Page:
Chapter 10

Chapter 11

Chapter 12

Chapter 13

Chapter 14

Chapter 15

Chapter 16

Chapter 17

Chapter 18

Chapter 19

1

B
ETWEEN
the howling of the wind, the pounding of the rain on the roof, and the tumult of the ocean, Mari Prothero knew there was no point in listening for anything else. The damp, chill wind found a hundred little cracks and chinks to whistle through, and only near the fire was it at all warm. At least the wind wasn’t sending the smoke down the chimney instead of up.

This was the sort of day that the wives and daughters of fishermen dreaded. It had begun with a red sky, always a bad sign, but by the time the sun was up to give the warning of rough weather to come, Mari’s father Daffyd Prothero was already gone fishing. And not out in his little river coracle for salmon, no. Out in his bigger boat—still a coracle—out on the wide ocean, for herring. Whether meant for the river or the ocean, coracles were still unchancy boats, being little more than great round dishes made of wood and hide or canvas. Granted, the ocean coracles had sails, but still! You had to be a mad sailor as well as a fine one to take one on the ocean in the teeth of a storm.

Oh
, thought Mari Prothero, her heart full of anxiety,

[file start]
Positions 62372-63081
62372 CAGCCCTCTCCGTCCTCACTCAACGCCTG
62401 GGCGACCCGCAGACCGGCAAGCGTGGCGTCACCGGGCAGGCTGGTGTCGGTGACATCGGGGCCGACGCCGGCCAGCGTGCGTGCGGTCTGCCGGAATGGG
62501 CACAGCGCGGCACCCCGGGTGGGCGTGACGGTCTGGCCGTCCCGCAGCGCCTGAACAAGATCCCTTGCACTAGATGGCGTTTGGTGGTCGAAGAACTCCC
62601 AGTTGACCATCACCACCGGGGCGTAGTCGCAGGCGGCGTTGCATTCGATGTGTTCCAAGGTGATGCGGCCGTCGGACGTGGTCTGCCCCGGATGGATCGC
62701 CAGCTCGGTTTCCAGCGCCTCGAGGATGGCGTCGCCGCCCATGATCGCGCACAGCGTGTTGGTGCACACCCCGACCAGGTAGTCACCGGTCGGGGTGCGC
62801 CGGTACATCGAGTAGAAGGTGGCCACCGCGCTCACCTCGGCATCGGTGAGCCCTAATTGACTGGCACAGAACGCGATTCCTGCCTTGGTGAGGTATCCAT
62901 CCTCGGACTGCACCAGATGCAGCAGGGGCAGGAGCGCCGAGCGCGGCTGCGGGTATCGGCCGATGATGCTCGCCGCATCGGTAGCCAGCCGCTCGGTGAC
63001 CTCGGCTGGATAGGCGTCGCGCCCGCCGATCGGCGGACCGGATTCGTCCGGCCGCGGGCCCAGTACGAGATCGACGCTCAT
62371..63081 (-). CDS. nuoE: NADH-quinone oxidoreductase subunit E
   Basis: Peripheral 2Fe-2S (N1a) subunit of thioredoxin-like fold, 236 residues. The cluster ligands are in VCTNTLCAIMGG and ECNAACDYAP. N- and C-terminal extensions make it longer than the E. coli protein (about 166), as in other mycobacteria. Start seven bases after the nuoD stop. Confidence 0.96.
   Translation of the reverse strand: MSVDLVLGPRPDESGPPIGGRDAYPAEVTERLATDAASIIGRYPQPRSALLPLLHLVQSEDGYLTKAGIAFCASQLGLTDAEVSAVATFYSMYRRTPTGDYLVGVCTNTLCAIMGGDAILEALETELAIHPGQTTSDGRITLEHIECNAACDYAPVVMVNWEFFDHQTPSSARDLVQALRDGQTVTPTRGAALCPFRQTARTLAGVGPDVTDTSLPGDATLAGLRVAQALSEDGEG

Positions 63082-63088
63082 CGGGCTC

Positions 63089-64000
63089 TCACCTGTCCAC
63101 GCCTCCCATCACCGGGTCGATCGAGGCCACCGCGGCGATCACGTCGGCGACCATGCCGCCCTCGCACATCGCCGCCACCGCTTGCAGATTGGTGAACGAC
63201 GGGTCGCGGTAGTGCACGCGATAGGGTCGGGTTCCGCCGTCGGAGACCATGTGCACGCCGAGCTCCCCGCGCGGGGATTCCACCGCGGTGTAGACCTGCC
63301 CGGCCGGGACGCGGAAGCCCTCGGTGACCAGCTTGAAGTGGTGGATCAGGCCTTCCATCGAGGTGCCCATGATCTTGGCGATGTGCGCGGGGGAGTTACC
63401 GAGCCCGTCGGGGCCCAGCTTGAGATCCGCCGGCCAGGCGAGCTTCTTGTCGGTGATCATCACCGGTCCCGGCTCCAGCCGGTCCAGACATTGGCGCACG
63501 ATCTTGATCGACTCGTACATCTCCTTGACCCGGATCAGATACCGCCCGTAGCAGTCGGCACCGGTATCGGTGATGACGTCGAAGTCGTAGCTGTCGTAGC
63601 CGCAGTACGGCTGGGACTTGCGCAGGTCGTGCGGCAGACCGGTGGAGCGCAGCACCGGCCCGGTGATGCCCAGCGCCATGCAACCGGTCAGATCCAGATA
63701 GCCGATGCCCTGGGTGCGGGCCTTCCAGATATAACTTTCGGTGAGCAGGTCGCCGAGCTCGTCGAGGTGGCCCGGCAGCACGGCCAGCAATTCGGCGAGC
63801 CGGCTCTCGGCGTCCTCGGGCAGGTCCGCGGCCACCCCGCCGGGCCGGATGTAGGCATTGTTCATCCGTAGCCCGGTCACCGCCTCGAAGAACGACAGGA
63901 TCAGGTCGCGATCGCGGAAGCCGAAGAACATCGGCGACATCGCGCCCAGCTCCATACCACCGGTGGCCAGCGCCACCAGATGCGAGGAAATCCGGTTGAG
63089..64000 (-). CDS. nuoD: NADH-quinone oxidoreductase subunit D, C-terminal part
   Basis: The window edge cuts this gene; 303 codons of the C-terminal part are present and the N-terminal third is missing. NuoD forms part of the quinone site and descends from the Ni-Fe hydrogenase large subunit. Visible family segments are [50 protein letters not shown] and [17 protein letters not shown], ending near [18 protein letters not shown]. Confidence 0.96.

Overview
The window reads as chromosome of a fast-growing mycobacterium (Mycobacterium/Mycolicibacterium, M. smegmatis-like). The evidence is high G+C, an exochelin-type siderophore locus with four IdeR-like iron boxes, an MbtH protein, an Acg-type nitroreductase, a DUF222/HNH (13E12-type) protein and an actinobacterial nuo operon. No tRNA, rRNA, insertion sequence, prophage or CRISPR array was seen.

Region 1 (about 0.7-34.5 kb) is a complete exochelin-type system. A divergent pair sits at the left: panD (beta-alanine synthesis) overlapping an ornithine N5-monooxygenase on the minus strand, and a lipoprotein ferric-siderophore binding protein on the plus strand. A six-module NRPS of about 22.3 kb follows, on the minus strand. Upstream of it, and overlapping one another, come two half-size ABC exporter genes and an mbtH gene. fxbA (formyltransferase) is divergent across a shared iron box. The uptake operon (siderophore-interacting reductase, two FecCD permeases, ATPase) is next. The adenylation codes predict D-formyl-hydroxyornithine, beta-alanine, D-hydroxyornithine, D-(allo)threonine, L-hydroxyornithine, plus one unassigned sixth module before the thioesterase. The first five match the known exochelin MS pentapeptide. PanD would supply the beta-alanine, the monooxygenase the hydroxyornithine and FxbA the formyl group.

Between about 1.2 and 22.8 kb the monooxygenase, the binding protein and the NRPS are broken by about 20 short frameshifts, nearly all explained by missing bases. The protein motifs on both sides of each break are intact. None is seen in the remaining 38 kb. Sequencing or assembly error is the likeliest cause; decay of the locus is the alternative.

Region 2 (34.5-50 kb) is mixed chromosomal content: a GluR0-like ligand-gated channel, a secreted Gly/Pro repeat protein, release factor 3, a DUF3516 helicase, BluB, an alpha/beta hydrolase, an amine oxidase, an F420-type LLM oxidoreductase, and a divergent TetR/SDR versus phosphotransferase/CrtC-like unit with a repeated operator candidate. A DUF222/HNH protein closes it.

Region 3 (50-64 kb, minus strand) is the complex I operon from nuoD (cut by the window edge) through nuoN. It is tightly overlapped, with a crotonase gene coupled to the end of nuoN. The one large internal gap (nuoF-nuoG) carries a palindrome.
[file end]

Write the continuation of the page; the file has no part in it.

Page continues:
and my da is both

She bent over the fire and stirred the coals, adding a little more sea-coal and a little more driftwood on top. Flames sprang up, blue and gold and green, colored by the salts in the wood and the coals.

By midmorning the threatening sky had made good on its promises, and there was a full-throated storm churning the ocean. The wind howled about the cottage walls on the hill above the beach and wailed about the chimney.

And had Daffyd Prothero come scudding in ahead of the storm?
Of course not. Because he’s mad
.

Mari’d had to latch the shutters tight on the seaward side, and even so, wind-driven driblets of rain crept over the sills whenever the rain drove hard against the windows. The drafty air inside smelled of the ocean and the storm, and not the lovely hot pie and bread she had baking.

She sat down again and picked up her work. She had her shawl wrapped tight about her, her flannel skirt and petticoat tucked in around her legs, so she was warm enough. Tucked into her chair at the hearth, if her da hadn’t been at sea, she’d have been content enough. Such a storm! The fire burned bright, and the lantern was near, and even so it was hard to see to mend the net in her hands. Not that her hands didn’t already know the work so well she probably could do it in the dark. She could knit in the dark, and had most of the winter, for there were always socks to knit as well as nets to mend. But net-mending required concentration and knitting didn’t, and she was trying not to think about her da off on the unforgiving sea.